|Publication number||US4687655 A|
|Application number||US 06/850,748|
|Publication date||Aug 18, 1987|
|Filing date||Apr 11, 1986|
|Priority date||Apr 19, 1985|
|Also published as||CA1272581A1, DE3514284A1, DE3681622D1, EP0199297A2, EP0199297A3, EP0199297B1|
|Publication number||06850748, 850748, US 4687655 A, US 4687655A, US-A-4687655, US4687655 A, US4687655A|
|Inventors||Klaus Hunold, Alfred Lipp, Klaus Reinmuth, Peter Arnold, Johannes Napholcz|
|Original Assignee||Elektroschmelzwerk Kempten Gmbh|
|Export Citation||BiBTeX, EndNote, RefMan|
|Patent Citations (5), Non-Patent Citations (5), Referenced by (16), Classifications (29), Legal Events (5)|
|External Links: USPTO, USPTO Assignment, Espacenet|
The manufacture of shaped articles of reaction-bonded silicon nitride by nitridation of pre-shaped articles of silicon powder with nitrogen is known. Customary commercial reaction-bonded Si3 N4 grades (known as RBSN) generally have a density in the range of 75-85% of the theoretically possible density of Si3 N4 (hereinafter abbreviated to % TD), a porosity of from 15 to 30% and contain free silicon. The density that can be achieved depends on the density of the pre-shaped Si article and on the degree of nitridation, that is to say, the extent of conversion of silicon into Si3 N4, which is generally approximately from 80 to 95%.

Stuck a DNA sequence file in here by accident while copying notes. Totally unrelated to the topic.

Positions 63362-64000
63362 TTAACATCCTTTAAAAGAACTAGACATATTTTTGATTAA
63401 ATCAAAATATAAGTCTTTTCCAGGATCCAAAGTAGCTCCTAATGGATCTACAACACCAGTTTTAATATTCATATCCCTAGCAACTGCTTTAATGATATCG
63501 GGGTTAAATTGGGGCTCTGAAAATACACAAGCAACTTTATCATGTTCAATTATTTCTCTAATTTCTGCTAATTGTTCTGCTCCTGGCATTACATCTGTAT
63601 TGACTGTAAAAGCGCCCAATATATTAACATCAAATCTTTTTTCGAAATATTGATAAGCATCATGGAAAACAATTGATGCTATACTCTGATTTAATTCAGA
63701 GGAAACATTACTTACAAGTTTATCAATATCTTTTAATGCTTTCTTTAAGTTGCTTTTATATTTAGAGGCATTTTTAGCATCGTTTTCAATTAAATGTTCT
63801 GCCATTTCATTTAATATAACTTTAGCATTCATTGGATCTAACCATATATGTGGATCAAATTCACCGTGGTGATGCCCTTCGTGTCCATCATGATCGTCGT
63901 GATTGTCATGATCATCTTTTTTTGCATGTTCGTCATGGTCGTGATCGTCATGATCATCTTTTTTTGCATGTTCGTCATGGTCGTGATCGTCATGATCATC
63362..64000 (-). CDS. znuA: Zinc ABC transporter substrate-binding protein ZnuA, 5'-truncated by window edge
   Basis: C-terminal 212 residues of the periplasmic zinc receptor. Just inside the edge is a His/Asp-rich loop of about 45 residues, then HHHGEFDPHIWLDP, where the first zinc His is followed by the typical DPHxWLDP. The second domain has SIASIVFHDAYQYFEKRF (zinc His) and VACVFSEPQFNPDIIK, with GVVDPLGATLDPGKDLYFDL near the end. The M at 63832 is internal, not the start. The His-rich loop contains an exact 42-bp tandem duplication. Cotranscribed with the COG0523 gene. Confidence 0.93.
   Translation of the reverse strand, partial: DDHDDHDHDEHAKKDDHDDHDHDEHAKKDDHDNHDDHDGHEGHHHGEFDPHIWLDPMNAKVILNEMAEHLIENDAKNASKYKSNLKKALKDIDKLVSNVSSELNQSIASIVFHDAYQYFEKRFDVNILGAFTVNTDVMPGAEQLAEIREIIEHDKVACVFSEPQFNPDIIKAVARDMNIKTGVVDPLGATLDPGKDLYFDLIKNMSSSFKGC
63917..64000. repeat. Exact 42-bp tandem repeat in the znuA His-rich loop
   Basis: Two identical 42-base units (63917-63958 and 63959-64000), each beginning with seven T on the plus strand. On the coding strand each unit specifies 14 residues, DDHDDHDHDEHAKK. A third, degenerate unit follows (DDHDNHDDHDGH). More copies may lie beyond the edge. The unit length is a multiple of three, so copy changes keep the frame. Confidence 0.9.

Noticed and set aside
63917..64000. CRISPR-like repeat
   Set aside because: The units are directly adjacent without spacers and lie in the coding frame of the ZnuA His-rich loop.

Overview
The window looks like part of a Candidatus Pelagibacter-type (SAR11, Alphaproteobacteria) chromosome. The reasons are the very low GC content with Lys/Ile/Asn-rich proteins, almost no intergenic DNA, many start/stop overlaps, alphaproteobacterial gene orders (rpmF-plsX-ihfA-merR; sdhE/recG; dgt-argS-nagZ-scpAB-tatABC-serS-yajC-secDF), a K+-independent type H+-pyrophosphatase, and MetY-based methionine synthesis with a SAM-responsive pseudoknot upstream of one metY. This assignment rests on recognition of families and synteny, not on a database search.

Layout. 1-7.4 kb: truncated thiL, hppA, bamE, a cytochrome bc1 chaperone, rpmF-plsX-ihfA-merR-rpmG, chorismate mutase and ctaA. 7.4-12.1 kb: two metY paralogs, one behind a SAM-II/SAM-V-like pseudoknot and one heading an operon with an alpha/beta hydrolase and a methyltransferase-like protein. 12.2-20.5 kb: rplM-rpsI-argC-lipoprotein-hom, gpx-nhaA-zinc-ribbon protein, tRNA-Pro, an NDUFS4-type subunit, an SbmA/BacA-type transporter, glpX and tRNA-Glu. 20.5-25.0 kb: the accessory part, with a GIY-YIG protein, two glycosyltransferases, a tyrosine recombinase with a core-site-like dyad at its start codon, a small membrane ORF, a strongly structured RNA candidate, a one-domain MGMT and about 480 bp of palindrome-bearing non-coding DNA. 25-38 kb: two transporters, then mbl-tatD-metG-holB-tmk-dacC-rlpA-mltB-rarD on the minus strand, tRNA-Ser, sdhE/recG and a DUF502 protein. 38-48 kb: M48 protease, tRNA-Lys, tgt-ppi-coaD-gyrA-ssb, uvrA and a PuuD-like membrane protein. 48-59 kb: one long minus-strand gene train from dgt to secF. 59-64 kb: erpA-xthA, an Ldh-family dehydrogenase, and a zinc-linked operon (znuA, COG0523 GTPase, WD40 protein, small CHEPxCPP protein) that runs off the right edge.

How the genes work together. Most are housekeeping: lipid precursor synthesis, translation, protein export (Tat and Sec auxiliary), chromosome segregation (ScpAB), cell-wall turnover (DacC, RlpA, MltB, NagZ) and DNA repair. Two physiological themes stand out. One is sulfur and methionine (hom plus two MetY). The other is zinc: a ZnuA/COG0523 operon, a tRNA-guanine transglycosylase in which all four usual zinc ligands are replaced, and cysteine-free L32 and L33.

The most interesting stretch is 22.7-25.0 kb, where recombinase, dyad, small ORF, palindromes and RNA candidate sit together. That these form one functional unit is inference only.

It is known that, by adding sintering aids to the Si starting powder and by carrying out sintering, following nitridation, at temperatures above approximately 1600° C. with or without the application of pressure, it is possible to obtain reaction-bonded Si3 N4 articles having densities of more than 95% TD. This process has the advantage, as compared with the direct sintering of Si3 N4 powder with the addition of sintering aids, that during the temperature treatment of the pre-shaped articles, no shrinkage results from the nitridation in an atmosphere containing nitrogen and only slight shrinkage results from the post-sintering. As a result, it is possible to manufacture sintered shaped articles with great precision as to size, such precision usually being achieved only by mechanical finishing. Because of the hardness of the material, finishing of Si3 N4 is very expensive and possible only with diamond tools (cf. DE-C2-28 55 785, DE-A-29 10 943, U.S. Pat. No. 4,285,895 and J. A. Mangels in "Ceramic Bulletin", vol. 60, No. 12 (1981), pages 1306-1310).